mardi 24 novembre 2020
par Richard Widdess, Professeur de musicologie, SOAS University, Londres.
The Kathmandu Valley, Nepal, is renowned for its rich artistic and architectural heritage, produced over a period of two millennia under the patronage of local rulers and religious institutions. This visual and built heritage is renowned throughout the world, visited by international tourists and celebrated in international museums, galleries and scholarly publications. Music (including song, instrumental music and dance) was also part of this cultural heritage, and is still an integral, if imperiled, part of daily life and ritual in the towns and villages of the region. Owing to the evanescent nature of sound, it is harder to reconstruct the history of musical than artistic heritage. But music’s presence is often recorded in paintings, sculptures and texts that allow us to see instruments, players, and contexts, and to infer the sounds, functions and meanings of past music and its performers. Such records also testify to musical Exchange with other parts of South Asia.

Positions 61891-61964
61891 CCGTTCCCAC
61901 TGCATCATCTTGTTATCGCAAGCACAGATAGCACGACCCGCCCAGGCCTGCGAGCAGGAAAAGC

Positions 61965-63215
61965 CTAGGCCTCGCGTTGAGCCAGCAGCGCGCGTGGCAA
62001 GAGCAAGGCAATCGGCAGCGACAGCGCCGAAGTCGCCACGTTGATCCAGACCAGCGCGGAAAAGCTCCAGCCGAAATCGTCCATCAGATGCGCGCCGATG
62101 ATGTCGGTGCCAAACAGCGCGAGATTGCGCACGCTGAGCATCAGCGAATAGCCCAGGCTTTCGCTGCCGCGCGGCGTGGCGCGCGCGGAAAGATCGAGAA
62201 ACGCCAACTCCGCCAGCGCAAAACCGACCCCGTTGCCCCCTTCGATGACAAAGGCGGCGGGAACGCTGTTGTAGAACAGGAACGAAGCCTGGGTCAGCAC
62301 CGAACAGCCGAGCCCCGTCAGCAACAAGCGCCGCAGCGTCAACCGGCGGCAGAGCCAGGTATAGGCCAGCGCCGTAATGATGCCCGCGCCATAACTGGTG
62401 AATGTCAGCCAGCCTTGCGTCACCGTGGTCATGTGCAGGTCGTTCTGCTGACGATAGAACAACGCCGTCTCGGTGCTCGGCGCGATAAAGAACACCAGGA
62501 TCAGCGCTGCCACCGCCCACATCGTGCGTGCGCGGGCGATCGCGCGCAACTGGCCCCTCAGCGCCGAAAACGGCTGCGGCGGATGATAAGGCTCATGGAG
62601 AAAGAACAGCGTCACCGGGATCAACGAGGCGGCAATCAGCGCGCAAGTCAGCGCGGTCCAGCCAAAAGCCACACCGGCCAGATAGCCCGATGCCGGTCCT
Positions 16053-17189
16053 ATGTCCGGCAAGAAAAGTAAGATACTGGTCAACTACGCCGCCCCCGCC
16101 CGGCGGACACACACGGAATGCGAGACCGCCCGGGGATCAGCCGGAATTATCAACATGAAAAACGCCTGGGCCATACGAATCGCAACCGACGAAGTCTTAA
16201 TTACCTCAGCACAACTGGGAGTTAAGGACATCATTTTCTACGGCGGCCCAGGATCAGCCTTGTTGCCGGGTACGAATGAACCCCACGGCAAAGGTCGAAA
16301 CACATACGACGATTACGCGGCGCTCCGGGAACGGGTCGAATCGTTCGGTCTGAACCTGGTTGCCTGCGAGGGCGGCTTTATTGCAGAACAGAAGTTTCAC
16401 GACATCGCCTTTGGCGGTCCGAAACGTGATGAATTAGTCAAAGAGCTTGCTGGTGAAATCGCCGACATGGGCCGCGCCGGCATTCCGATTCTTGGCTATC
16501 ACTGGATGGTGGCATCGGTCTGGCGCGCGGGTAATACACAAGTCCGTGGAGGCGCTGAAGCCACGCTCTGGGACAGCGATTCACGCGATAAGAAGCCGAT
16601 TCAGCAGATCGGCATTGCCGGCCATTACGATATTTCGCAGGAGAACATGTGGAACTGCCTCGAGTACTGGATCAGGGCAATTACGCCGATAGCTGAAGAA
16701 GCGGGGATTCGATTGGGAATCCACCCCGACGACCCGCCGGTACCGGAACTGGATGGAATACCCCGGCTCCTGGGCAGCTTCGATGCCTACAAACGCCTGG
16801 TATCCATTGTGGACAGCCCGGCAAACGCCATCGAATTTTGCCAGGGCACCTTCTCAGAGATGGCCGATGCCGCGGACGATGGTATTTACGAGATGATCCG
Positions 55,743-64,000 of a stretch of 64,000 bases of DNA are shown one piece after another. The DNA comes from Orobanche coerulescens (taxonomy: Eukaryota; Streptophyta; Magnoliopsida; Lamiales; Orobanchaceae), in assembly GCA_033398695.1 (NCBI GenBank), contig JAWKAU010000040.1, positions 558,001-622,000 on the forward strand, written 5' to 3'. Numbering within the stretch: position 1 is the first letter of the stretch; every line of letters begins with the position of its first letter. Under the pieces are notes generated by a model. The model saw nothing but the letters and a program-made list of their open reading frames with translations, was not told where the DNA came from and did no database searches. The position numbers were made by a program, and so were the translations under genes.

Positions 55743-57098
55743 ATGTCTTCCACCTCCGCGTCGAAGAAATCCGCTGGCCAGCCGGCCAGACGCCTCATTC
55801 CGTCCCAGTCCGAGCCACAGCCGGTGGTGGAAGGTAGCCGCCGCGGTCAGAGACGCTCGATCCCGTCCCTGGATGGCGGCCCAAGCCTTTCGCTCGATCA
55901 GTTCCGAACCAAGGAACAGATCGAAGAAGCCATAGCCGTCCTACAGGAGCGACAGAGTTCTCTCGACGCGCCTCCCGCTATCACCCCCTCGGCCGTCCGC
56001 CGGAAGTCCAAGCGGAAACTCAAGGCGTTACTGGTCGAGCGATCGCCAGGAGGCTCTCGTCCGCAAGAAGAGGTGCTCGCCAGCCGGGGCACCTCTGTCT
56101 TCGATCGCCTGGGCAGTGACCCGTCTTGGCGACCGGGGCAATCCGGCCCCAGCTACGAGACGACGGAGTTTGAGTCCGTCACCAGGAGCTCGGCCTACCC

The presentation will introduce selected sources for musical history in the Kathmandu Valley, including a pair of rāgamālā painting sets created for Jagajjyoti Malla, king of Bhaktapur 1614–37, and a magnificent cloth painting of a tulādāna ritual performed by Pratap Malla of Kathmandu in 1664. The sources will be related to present-day musical traditions of the region, contrasting the lavish court patronage of the past with today’s increasingly endangered community-level engagement.